Proposed Changes to Compensation Paid for Animals Ordered Destroyed

CANADA - The Canadian Food Inspection Agency (CFIA) is proposing changes to the amount of compensation paid to owners of animals ordered destroyed for disease control purposes.
calendar icon 20 November 2006
clock icon 1 minute read

The proposed changes were developed following extensive consultation with industry and government stakeholders. The changes are designed to better reflect the market value of an animal. Maximum amounts payable for all animal categories have been updated.

Compensation amounts would increase in some animal categories, such as breeding stock of higher genetic value. For example, compensation for registered pure-bred cattle, which is currently limited to $2,500 per animal, would be increased to a maximum of $8,000. In other categories the maximum amounts would remain the same or decrease. Consistent methodology was used to determine values across all animal categories.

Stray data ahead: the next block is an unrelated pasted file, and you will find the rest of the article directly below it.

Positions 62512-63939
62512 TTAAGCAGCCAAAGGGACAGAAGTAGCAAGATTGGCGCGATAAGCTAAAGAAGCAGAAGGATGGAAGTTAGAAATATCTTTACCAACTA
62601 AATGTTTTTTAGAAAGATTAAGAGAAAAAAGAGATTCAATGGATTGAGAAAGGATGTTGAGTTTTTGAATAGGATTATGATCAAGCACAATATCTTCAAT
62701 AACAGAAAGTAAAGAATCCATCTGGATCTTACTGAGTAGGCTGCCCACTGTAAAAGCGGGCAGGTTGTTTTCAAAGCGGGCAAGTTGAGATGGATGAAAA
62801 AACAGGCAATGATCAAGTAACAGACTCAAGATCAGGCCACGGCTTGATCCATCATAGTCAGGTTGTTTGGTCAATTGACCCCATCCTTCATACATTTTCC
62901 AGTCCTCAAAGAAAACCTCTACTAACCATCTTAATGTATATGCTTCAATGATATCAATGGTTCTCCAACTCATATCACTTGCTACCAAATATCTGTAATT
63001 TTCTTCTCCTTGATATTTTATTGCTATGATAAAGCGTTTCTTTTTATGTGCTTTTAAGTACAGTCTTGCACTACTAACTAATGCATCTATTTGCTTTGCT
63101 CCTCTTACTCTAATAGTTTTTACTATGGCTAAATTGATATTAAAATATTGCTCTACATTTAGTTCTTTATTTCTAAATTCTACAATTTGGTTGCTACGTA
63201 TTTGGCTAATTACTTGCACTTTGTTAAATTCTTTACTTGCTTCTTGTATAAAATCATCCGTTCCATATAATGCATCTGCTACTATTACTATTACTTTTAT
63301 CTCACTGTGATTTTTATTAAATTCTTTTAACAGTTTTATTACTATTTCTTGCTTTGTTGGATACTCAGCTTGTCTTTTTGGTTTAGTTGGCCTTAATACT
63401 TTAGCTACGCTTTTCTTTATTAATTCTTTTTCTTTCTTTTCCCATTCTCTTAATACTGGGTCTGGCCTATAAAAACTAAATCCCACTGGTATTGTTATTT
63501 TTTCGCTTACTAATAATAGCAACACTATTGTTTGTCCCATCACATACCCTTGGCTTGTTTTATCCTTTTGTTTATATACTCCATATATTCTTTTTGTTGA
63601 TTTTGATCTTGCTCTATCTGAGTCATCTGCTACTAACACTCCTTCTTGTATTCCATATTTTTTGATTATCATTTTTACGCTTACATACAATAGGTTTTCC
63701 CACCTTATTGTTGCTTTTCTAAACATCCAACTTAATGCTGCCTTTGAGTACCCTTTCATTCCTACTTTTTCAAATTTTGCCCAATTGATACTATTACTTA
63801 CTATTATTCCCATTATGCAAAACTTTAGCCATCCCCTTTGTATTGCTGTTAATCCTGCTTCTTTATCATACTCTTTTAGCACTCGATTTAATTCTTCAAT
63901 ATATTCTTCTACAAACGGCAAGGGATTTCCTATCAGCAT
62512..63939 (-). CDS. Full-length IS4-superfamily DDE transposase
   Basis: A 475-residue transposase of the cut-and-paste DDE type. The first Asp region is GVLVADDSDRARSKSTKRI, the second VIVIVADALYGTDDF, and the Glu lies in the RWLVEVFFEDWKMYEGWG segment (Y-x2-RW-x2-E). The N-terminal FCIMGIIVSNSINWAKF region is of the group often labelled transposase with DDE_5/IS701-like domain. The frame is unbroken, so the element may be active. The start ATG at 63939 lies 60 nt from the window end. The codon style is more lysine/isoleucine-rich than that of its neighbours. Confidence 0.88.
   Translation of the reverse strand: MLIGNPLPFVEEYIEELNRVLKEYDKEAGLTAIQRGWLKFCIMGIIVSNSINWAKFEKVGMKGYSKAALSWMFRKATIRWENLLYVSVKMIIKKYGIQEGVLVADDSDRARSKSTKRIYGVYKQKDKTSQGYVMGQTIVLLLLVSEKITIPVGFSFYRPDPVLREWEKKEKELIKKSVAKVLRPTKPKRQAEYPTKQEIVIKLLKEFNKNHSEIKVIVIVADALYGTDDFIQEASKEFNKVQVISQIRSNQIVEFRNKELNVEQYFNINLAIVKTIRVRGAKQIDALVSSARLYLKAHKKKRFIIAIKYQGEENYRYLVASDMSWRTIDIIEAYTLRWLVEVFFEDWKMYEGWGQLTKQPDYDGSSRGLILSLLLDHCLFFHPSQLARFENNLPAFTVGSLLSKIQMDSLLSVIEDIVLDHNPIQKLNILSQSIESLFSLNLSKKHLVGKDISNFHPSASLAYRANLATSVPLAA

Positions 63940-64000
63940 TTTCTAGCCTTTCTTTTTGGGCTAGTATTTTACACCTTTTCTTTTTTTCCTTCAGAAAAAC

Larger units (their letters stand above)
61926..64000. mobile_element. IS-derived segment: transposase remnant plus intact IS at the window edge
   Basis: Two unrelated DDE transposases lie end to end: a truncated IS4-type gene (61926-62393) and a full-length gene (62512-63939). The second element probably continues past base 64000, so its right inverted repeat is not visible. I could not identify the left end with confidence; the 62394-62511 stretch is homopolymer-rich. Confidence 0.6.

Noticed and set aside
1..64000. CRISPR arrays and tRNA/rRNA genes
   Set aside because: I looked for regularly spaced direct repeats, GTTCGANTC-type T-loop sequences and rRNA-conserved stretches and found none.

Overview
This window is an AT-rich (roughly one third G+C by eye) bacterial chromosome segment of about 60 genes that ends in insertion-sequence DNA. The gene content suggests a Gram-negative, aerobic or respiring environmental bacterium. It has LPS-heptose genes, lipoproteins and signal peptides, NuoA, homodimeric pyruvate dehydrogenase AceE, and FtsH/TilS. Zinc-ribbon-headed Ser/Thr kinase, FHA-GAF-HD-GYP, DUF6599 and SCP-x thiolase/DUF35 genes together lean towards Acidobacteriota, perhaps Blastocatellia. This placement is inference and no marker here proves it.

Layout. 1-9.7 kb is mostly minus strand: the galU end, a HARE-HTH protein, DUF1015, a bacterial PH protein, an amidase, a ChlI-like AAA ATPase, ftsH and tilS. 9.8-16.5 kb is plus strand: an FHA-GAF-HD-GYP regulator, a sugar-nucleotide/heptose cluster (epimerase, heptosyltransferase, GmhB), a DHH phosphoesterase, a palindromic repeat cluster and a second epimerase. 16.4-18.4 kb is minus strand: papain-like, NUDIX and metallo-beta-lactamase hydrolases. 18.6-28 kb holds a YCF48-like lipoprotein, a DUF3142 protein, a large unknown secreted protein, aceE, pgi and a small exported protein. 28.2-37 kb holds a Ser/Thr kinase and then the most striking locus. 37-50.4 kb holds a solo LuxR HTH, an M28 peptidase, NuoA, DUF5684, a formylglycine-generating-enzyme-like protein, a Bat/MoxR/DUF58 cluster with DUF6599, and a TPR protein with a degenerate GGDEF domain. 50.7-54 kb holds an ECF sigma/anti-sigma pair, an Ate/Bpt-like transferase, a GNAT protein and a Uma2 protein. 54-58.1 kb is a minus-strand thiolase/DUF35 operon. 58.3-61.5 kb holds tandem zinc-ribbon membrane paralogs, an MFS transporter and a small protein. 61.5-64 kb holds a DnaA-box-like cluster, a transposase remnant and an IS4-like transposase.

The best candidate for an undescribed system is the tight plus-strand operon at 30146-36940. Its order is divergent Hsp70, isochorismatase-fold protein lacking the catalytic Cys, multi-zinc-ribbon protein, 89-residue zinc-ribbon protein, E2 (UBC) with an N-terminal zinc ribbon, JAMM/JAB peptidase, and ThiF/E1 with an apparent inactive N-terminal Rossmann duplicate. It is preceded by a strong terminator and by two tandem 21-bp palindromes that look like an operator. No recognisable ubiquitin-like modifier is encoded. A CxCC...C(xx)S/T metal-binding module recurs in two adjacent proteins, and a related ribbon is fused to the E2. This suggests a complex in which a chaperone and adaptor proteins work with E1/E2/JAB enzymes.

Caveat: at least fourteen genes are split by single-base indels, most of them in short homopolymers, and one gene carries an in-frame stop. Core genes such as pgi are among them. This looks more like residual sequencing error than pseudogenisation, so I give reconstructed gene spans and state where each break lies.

The goal of the CFIA’s compensation program is to encourage animal owners to promptly report serious animal diseases. It is an important component of the CFIA’s disease control efforts. The CFIA compensates animal owners, up to maximum amounts established by regulation, to enable them to replace destroyed animals.

The Government of Canada recognizes that assistance provided under the compensation regulations might not consider all costs incurred by an owner as a result of animals being destroyed. The Government continues to review business risk management programs for potential gaps, including those affecting livestock producers.

The proposed animal categories and maximum compensation amounts have been published in Canada Gazette Part I for a 30-day public comment period.

The regulatory proposals can be viewed at: . News Desk

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